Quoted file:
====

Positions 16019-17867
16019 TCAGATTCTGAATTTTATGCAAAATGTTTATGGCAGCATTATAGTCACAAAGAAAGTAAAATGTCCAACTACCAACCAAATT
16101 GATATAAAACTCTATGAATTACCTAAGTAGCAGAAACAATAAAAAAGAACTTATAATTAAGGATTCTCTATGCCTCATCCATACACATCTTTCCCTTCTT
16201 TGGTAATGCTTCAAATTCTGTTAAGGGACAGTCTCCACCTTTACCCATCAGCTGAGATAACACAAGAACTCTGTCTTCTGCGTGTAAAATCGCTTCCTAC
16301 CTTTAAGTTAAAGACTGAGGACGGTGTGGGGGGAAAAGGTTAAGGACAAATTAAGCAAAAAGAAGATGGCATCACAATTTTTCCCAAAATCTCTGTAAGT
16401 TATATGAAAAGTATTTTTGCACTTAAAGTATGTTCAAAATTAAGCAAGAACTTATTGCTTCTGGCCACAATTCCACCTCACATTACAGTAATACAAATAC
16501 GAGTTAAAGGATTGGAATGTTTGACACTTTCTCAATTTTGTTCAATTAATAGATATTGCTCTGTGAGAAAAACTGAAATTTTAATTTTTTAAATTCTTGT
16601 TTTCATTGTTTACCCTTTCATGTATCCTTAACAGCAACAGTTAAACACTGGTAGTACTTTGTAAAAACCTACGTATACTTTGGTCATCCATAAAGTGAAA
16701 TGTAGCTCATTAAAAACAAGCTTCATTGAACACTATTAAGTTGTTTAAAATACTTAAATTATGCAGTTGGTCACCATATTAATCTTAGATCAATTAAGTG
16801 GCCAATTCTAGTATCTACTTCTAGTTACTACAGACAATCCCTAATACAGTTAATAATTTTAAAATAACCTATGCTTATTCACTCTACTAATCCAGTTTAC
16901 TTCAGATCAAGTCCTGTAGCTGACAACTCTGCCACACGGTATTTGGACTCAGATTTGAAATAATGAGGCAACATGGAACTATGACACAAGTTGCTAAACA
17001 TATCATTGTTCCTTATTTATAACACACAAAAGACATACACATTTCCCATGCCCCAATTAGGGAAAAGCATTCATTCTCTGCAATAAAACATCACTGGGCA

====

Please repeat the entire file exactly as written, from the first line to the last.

Positions 16019-17867
16019 TCAGATTCTGAATTTTATGCAAAATGTTTATGGCAGCATTATAGTCACAAAGAAAGTAAAATGTCCAACTACCAACCAAATT
16101 GATATAAAACTCTATGAATTACCTAAGTAGCAGAAACAATAAAAAAGAACTTATAATTAAGGATTCTCTATGCCTCATCCATACACATCTTTCCCTTCTT
16201 TGGTAATGCTTCAAATTCTGTTAAGGGACAGTCTCCACCTTTACCCATCAGCTGAGATAACACAAGAACTCTGTCTTCTGCGTGTAAAATCGCTTCCTAC
16301 CTTTAAGTTAAAGACTGAGGACGGTGTGGGGGGAAAAGGTTAAGGACAAATTAAGCAAAAAGAAGATGGCATCACAATTTTTCCCAAAATCTCTGTAAGT
16401 TATATGAAAAGTATTTTTGCACTTAAAGTATGTTCAAAATTAAGCAAGAACTTATTGCTTCTGGCCACAATTCCACCTCACATTACAGTAATACAAATAC
16501 GAGTTAAAGGATTGGAATGTTTGACACTTTCTCAATTTTGTTCAATTAATAGATATTGCTCTGTGAGAAAAACTGAAATTTTAATTTTTTAAATTCTTGT
16601 TTTCATTGTTTACCCTTTCATGTATCCTTAACAGCAACAGTTAAACACTGGTAGTACTTTGTAAAAACCTACGTATACTTTGGTCATCCATAAAGTGAAA
16701 TGTAGCTCATTAAAAACAAGCTTCATTGAACACTATTAAGTTGTTTAAAATACTTAAATTATGCAGTTGGTCACCATATTAATCTTAGATCAATTAAGTG
16801 GCCAATTCTAGTATCTACTTCTAGTTACTACAGACAATCCCTAATACAGTTAATAATTTTAAAATAACCTATGCTTATTCACTCTACTAATCCAGTTTAC
16901 TTCAGATCAAGTCCTGTAGCTGACAACTCTGCCACACGGTATTTGGACTCAGATTTGAAATAATGAGGCAACATGGAACTATGACACAAGTTGCTAAACA
17001 TATCATTGTTCCTTATTTATAACACACAAAAGACATACACATTTCCCATGCCCCAATTAGGGAAAAGCATTCATTCTCTGCAATAAAACATCACTGGGCA